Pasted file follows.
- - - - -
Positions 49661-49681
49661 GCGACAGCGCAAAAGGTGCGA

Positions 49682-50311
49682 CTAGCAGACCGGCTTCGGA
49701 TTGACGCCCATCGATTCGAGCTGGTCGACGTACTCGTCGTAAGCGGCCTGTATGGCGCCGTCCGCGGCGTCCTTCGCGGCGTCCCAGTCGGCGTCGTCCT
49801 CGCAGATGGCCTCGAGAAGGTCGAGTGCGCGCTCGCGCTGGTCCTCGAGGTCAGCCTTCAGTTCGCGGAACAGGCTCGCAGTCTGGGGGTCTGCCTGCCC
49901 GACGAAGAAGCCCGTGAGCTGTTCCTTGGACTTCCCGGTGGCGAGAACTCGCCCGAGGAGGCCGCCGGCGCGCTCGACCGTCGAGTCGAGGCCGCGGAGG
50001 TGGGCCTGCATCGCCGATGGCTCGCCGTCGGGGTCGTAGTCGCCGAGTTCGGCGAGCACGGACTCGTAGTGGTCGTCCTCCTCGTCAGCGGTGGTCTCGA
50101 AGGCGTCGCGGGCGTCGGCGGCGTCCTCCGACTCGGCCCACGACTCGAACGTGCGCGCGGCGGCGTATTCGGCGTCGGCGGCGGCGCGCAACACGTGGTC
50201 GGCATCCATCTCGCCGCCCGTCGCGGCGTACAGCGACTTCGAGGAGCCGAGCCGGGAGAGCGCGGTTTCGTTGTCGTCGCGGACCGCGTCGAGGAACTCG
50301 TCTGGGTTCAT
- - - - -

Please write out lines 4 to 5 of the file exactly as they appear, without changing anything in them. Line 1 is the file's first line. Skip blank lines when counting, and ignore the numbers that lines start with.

49682 CTAGCAGACCGGCTTCGGA
49701 TTGACGCCCATCGATTCGAGCTGGTCGACGTACTCGTCGTAAGCGGCCTGTATGGCGCCGTCCGCGGCGTCCTTCGCGGCGTCCCAGTCGGCGTCGTCCT